Andrew Smith - The Future of Civil Partnerships
The Future of Civil Partnerships - Andrew Smith
In March 2014 the Marriage (Same Sex Couples) Act 2013 created the availability of marriagefor same sex couples in England and Wales. This followed the Civil Partnership Act 2004which introduced Civil Partnerships.
The Office for National Statistics (ONS) has revealed that since the introduction of marriage for same sex couples in 2014, the numbers of civil partnerships has been falling. In 2013 (just before the introduction of marriage) there were 6,276 civil partnerships; in 2014 there were 2,229 and in 2015 there were just 1,014.
In contrast, between March 2014 and June 2015 there were 7,366 marriages formed between same sex couples in England and Wales and between December 2014 and June 2015 there were 7,732 civil partnerships converted into marriages.
So what is the difference between a civil partnership and a marriage?
As a family solicitor dealing mainly with the end of a relationship, practically there isn’t that much difference between a civil partnership and a marriage. Civil partners have the same rights and responsibilities as married couples in many areas.
The main differences are similar to those between a religious marriage and a civil ceremony between heterosexual couples; certainly with regard to the formation, the ceremony, the administrative process and the certificates.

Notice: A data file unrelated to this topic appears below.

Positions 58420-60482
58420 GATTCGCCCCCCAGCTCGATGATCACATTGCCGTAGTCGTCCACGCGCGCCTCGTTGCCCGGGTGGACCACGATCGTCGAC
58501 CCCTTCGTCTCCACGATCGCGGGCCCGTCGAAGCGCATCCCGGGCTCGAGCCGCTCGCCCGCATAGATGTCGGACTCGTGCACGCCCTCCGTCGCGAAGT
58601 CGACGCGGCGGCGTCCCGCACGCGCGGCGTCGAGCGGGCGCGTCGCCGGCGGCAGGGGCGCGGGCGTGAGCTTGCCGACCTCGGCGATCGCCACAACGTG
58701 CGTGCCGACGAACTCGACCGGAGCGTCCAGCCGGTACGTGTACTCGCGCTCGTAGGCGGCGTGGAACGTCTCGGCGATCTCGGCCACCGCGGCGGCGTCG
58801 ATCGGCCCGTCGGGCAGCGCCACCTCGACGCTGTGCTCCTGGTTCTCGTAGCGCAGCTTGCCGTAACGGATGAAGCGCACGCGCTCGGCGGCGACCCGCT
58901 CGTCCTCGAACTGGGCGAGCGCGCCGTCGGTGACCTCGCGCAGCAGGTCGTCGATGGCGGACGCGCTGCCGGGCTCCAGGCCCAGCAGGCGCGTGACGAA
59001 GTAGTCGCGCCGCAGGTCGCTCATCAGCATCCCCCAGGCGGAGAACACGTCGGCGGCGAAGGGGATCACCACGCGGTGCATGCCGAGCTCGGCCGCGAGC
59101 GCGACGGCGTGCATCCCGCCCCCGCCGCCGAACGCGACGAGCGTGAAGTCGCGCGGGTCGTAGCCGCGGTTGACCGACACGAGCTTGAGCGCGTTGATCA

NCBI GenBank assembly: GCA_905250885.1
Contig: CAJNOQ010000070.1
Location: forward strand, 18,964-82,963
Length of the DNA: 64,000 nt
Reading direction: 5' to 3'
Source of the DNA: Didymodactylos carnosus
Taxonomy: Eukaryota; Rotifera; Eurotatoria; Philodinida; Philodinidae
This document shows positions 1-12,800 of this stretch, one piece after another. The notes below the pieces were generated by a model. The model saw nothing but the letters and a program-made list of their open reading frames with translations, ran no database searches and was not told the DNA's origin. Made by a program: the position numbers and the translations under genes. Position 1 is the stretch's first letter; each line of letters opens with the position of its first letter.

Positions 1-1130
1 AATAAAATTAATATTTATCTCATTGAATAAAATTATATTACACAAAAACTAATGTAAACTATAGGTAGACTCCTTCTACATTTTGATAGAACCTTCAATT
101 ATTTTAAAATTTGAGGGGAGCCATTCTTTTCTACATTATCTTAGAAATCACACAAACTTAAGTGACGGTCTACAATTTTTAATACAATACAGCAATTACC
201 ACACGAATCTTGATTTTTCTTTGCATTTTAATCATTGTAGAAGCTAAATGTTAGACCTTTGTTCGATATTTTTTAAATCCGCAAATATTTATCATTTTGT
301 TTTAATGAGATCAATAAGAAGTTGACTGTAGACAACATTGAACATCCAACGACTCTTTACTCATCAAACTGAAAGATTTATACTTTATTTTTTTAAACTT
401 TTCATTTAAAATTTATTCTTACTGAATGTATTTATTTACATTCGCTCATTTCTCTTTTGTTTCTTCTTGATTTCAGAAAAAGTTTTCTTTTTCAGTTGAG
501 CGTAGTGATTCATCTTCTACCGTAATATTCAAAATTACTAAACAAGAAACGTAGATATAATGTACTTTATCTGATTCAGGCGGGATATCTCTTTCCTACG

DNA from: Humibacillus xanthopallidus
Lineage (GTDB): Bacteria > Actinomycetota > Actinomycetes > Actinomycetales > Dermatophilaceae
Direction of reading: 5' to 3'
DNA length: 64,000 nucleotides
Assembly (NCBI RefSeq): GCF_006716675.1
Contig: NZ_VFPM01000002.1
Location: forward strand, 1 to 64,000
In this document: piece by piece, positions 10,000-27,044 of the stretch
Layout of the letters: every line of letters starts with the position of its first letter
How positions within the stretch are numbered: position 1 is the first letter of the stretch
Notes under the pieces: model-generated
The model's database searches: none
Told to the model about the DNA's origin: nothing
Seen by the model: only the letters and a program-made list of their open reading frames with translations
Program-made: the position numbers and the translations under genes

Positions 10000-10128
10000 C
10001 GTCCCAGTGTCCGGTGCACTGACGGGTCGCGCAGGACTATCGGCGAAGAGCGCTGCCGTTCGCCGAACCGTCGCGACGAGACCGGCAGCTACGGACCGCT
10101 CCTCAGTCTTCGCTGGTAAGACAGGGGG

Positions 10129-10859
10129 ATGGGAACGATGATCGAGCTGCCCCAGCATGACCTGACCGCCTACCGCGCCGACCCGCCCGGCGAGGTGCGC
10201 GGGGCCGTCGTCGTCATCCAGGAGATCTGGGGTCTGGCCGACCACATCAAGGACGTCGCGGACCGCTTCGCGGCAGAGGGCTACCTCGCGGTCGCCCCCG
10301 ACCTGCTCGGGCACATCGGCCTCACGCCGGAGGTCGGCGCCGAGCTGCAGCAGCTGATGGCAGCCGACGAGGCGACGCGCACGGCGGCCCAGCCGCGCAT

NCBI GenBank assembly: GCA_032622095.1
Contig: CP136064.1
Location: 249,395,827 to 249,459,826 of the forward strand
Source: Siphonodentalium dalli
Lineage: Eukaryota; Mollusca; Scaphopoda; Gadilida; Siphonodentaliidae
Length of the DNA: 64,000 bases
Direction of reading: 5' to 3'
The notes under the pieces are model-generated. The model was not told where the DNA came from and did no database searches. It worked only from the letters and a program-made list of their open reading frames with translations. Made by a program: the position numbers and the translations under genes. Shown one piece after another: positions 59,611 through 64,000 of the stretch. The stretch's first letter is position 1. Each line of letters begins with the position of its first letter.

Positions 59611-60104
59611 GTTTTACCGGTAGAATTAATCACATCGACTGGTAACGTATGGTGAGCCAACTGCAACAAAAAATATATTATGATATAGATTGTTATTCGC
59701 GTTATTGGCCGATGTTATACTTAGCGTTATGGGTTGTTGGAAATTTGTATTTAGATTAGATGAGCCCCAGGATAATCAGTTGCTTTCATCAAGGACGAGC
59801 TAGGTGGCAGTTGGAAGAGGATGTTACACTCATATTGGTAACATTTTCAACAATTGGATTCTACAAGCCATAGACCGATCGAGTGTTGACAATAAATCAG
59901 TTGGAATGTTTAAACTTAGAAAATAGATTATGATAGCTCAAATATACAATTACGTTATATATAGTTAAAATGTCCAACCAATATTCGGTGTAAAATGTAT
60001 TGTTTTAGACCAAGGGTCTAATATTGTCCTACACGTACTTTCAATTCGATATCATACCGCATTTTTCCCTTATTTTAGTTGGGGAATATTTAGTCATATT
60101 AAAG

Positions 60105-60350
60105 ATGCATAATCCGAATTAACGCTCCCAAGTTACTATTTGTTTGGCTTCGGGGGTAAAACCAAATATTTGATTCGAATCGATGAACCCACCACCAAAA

In terms of family law whilst the legal regimes are different regarding the particular statutes, the reliefs available to separating civil partners and married couples (whether same sex orheterosexual) are practically identical.
The terminology is different – a married couple will have a ‘divorce’ whilst civil partners will have ‘dissolution’ – but the financial reliefs available to these separating couples are the same. A civil partner going through dissolution will be able to make financial claims for capital, income, pensions etc just the same as a married partner going through a divorce.
Somewhat controversially, one of the differences between a civil partnership and a marriage is that civil partners are unable to cite the specific fact of Adultery as the reason for why the civil partnership has broken down, the reason being that the definition of adultery is sexual intercourse with someone of the opposite sex outside of marriage. Civil partners will instead have to use the unfaithfulness as one of a number of examples of Unreasonable Behaviour. This often leads to animosity in the resulting divorce/dissolution proceedings.
The future of civil partnerships
Bearing in mind that same sex couples are now able to marry and the numbers of civil partnerships are falling, in 2014 the coalition government at the time produced a consultation paper (Civil Partnership Review (England and Wales): a consultation).
Feature questions in the consultation were whether civil partnerships should be abolished and converted into marriages; should there be a cessation of new civil partnerships but retaining existing ones;and whether civil partnerships should be opened up to opposite sexcouples.
The majority of responses to these three questions were in the negative and so the government at the time decided to do nothing. There has however been recent activity to challenge the stance on civil partnerships for opposite-sex couples, including a case at the Court of Appeal and a Bill in Parliament.
The position at the moment is ‘as you were’ and is unlikely to change until at least the judgement in the appeal case and also when there has been further time to review the impact of same sex marriage.